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Many farmers expect cost increases will last into 2023

A significant number of America’s biggest farmers expect this year’s sharp increases in the price of fertilizer, pesticides and machinery parts to continue in 2023, said Purdue University on Tuesday. Three of every four producers polled for the monthly Ag Economy Barometer said they expected farm input costs to rise by at least 20% this year, while more than one-third said they expected 2023 crop input prices to be at least 10% higher.

“It is hard to overstate the magnitude of the cost increases producers say they are facing,” wrote economists James Mintert and Michael Langemeier, who oversee the barometer. “Forty-two percent of producers chose higher input costs as their biggest concern, which was more than twice as many who chose government policies (21%) or lower output prices (19%).”

Although farm inputs costs increased by an average 1.8% annually in the past decade, participants in the Purdue survey said high inflation was the rule now. Some 75% said farm inputs would cost at least 20% more than in 2021; 46% said the increase would exceed 40%.

Looking to 2023 crops, 15% said they expected input costs would be up by 10% to 20% and 21% said the increase would exceed 20%. The poll is targeted at the largest grain and livestock producers in the country.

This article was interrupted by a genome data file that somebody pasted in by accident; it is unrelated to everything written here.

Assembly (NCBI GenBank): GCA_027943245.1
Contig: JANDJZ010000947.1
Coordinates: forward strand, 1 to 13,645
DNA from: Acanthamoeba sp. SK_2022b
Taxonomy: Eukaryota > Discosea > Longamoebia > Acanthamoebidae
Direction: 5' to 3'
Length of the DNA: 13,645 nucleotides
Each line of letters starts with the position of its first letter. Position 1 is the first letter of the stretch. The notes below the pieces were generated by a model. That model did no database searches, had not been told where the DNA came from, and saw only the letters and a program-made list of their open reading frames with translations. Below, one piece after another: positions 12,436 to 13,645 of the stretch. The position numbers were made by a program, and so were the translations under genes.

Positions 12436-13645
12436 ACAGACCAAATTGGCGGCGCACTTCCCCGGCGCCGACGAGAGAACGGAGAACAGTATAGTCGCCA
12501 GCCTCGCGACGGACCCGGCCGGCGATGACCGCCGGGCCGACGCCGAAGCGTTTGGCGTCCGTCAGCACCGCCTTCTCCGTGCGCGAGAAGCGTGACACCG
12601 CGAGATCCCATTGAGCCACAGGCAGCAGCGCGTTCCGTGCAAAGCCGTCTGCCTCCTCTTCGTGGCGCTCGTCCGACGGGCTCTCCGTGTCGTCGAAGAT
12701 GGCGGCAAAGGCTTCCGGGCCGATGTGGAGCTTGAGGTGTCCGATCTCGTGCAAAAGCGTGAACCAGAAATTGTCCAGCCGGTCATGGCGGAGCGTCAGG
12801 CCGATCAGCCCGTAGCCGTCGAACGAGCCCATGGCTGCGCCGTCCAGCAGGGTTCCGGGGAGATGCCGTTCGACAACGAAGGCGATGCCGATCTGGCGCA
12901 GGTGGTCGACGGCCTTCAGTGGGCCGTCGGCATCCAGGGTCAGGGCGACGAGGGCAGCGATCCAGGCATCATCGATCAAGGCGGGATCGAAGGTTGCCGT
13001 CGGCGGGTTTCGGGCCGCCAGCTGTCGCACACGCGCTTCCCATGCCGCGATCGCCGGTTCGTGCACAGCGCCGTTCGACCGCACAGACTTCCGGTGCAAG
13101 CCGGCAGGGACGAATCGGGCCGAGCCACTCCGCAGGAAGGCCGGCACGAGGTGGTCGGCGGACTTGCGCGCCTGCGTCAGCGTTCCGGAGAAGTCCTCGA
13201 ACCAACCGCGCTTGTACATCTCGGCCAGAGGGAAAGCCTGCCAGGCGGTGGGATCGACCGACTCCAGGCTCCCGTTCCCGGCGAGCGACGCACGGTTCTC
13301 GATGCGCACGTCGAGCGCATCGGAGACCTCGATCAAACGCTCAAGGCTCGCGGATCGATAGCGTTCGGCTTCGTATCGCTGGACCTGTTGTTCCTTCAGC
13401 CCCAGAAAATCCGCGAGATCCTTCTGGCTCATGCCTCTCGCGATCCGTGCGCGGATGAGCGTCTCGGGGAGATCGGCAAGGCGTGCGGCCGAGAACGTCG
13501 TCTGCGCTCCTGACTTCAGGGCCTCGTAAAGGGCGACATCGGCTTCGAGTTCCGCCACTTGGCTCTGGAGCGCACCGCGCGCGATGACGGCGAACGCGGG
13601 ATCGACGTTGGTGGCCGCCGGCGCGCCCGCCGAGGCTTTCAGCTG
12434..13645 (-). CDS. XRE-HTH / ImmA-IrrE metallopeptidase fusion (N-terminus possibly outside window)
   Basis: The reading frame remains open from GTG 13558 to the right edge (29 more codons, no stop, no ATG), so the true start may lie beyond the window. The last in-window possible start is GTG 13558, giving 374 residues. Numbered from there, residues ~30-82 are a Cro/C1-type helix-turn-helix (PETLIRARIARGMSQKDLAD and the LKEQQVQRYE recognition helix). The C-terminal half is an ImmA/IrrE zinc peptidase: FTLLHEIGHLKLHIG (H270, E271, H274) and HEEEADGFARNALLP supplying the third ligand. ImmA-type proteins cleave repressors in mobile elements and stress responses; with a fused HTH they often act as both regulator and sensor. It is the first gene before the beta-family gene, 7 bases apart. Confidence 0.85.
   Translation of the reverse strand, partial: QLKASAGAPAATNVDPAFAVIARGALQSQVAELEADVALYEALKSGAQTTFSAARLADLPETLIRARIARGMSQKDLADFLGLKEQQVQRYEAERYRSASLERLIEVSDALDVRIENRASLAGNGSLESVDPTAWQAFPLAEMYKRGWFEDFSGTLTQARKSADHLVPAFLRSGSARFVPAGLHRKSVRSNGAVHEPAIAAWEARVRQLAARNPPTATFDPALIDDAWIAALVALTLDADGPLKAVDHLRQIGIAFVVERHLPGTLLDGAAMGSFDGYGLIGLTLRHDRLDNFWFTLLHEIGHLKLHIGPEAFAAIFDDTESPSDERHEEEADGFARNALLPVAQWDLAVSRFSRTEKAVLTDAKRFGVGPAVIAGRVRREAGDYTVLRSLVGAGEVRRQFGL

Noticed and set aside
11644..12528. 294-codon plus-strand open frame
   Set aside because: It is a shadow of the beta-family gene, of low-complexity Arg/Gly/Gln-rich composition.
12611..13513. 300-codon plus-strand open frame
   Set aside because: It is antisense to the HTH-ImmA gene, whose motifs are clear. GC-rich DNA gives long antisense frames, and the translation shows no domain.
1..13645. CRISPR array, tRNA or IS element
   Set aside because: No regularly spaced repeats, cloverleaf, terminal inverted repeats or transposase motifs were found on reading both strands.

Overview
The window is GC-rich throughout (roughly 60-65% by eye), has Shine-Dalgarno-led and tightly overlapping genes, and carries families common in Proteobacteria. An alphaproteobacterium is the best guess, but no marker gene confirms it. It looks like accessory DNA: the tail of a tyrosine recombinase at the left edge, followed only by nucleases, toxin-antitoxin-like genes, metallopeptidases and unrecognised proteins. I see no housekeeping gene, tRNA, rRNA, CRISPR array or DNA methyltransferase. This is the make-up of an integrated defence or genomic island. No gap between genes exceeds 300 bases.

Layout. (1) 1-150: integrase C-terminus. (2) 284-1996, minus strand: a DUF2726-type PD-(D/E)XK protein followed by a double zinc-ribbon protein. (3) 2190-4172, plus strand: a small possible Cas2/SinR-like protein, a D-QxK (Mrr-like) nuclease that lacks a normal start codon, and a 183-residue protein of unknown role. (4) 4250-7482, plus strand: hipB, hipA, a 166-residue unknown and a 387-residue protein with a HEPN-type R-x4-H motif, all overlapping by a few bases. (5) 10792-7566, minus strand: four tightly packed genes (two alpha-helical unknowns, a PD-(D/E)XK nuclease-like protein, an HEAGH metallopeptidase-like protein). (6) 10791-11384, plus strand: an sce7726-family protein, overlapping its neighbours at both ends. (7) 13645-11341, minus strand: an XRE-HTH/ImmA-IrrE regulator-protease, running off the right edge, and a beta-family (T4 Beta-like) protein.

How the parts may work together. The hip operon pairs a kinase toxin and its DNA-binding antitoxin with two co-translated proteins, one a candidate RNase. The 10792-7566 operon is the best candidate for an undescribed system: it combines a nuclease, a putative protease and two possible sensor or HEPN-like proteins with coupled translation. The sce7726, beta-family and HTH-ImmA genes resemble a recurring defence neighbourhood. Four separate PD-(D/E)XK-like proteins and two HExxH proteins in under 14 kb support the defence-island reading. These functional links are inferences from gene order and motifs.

“Crop input challenges extend beyond their inflated costs to their availability,” the economists said. In the latest poll, 34% of producers said they had difficulties in purchasing inputs for 2022 crops, a 7-point increase from the previous month. And 11% of producers said they had received notice from a supplier that inputs already purchased would not be delivered.

The barometer, a gauge of the health of the agriculture economy, had a reading of 121, up 8 points from last month but 32% lower than a month ago.

The Ag Economy Barometer is based on a telephone survey of 400 operators with production worth at least $500,000 a year. Producers were contracted from April 18-22. USDA data say the largest 7.4% of U.S. farms top $500,000 in annual sales. The barometer has a margin of error of plus or minus 5%.

The Ag Economy Barometer is available here.

Produced with FERN, non-profit reporting on food, agriculture, and environmental health.
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